Tuesday, January 12, 2016

Doing a good deed daily and turning the other cheek

Give it up for Sister Bernadette!
I went to Catholic school in my elementary years, you guys. I'm not sure what grade it was, but there was a whole campaign in the Catholic schools at the time entitled, “Do a Good Deed Daily.” Now, as a natural rebel, I didn't normally fall for the subliminal brainwashing perpetrated by the church, but somehow, this campaign seeped into my noggin and stayed there. And believe it or not, my idea of what that should entail doesn't differ that much from that of the nuns that had the displeasure of putting up with my rebellious butt.

Score 2 points for Sister Bernadette! Oh sure, it could have been my arch enemy, Sister Virgo but I liked Sister Bernadette better so I'm giving her the credit.

Now, like every other thing in my life, I probably take the do good thing a bit to the extreme. Damn that helper gene! But really, in today's world, how can you possibly do too much good?

So, I have a weird way of looking at things compared to most. And that's the point of this whole spiel. You have to know that the nuns also taught me to turn the other cheek. After all, they wouldn't be proper nuns if they didn't. And I sort of agree with that too, but maybe I take it to a different level.

The older I get, the more pain I have gone through. Some of that pain has been caused by the actions of others. You see, when you turn the other cheek, you tend to resent those who aren't as kind and understanding to you as you are to them. That resentment can make you downright miserable.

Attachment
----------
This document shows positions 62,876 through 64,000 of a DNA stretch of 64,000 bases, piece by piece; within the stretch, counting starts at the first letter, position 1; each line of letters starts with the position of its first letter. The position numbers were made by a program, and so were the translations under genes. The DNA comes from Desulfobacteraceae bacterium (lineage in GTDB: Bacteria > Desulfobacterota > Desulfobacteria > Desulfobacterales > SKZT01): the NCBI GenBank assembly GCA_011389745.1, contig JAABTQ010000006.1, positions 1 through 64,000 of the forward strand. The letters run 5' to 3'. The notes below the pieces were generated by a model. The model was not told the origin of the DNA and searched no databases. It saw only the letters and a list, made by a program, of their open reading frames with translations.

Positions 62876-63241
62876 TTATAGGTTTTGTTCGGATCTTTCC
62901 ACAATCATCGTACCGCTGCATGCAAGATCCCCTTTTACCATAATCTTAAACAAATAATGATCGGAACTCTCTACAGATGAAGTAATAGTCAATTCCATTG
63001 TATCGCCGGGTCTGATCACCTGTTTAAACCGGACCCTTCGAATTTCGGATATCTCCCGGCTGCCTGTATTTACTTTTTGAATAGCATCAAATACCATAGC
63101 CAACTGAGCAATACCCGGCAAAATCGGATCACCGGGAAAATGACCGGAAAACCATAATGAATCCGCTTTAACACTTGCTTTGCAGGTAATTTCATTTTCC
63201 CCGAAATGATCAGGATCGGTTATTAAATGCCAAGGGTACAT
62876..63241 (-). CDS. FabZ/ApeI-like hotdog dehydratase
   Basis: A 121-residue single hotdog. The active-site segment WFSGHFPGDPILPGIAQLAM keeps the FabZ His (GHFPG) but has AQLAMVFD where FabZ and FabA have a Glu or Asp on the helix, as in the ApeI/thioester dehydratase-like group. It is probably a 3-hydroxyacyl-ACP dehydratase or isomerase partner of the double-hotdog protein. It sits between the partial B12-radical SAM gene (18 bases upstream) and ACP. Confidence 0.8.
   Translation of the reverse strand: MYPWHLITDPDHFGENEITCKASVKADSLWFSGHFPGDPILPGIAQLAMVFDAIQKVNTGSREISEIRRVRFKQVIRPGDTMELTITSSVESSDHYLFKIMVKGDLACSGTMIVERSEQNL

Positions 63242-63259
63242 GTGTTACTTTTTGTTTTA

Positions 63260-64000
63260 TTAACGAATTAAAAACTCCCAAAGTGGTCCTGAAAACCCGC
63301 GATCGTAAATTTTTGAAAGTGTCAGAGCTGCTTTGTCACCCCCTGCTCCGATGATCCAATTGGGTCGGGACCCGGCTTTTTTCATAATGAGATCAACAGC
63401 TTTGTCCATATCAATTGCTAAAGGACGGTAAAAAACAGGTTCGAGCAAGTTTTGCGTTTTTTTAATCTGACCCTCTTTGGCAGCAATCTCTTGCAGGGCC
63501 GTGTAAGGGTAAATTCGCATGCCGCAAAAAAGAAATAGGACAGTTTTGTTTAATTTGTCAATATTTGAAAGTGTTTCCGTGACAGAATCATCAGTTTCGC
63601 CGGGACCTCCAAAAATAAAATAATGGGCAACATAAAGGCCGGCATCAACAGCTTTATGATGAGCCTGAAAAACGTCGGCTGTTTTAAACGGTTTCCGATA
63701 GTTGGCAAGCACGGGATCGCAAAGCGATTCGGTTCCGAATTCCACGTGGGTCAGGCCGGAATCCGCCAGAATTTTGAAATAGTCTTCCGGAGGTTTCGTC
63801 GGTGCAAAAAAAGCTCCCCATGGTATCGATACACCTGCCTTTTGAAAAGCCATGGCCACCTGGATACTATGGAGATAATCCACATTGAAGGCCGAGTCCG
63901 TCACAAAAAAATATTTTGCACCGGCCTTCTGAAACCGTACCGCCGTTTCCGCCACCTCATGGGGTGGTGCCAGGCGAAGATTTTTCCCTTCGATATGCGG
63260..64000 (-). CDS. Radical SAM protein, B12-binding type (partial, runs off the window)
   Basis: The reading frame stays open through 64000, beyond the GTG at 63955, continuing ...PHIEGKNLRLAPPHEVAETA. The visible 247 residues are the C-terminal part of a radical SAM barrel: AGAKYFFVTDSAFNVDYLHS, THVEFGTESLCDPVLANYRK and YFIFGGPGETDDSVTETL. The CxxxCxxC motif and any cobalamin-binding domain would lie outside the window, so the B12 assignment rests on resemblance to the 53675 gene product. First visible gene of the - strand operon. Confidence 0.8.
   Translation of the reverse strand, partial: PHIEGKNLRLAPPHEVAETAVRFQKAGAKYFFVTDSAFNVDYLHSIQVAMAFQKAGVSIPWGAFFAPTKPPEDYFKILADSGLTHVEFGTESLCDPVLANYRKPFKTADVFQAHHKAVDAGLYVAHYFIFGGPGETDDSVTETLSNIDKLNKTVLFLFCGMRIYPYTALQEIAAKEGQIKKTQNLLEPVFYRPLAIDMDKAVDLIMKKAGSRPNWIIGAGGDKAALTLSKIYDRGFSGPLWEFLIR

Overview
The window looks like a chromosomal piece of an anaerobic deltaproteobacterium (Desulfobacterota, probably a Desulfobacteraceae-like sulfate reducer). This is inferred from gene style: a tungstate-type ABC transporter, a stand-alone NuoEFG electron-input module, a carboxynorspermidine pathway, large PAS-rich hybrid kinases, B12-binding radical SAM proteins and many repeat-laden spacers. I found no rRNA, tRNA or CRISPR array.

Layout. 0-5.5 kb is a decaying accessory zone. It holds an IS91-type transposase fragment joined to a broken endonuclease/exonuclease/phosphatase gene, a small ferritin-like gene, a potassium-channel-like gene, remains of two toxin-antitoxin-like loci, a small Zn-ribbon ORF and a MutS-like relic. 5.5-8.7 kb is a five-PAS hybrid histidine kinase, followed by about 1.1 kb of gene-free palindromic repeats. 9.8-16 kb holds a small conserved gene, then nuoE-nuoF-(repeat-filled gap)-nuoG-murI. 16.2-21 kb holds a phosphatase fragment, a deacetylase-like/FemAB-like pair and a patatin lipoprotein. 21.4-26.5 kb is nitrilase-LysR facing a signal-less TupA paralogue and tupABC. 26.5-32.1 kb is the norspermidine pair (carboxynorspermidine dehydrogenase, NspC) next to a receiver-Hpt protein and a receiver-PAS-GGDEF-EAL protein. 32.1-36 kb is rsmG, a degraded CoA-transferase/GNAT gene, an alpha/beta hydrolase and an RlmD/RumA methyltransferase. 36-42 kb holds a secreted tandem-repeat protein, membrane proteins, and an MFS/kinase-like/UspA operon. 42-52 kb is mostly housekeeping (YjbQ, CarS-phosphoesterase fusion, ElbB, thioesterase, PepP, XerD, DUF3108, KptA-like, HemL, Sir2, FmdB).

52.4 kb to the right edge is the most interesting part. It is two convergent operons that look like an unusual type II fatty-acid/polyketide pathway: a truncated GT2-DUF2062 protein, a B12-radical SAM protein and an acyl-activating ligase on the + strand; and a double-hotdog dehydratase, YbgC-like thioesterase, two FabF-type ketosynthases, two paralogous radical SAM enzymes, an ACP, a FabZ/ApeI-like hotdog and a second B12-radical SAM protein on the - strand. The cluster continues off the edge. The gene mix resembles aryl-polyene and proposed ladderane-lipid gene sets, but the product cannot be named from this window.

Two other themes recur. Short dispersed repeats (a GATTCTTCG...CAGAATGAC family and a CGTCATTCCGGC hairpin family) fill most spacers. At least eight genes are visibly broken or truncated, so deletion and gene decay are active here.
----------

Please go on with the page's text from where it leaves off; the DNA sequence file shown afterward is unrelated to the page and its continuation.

And now, the revelation.

Turning the other cheek and doing a good deed daily do not make you some sort of humble martyr. In fact, they do just the opposite. Because when you turn the other cheek, you are placing the responsibility for unkind actions, words, thoughts and deeds, right where it belongs. That is, in the hands of the perpetrator.

Oh, snap!

So from now on, when someone treats me like crap, lies, cheats, steals or is just generally a mean person, I vow to remain true to my kind nature. I will treat them kindly. I will not return their rudeness.

I refuse to go through sleepless nights and worrisome days because I have not done anything to deserve that. I will go about my business and allow them to stew, steep and live in their own deceit, guilt and anger if that's what they wish to do. And who knows? Maybe my patience will pay off, love will seep in and they will change.

But if they don't, that's their choice and their burden as well.

I refuse to carry it or be made miserable by it.

I think the nuns would be proud of me.

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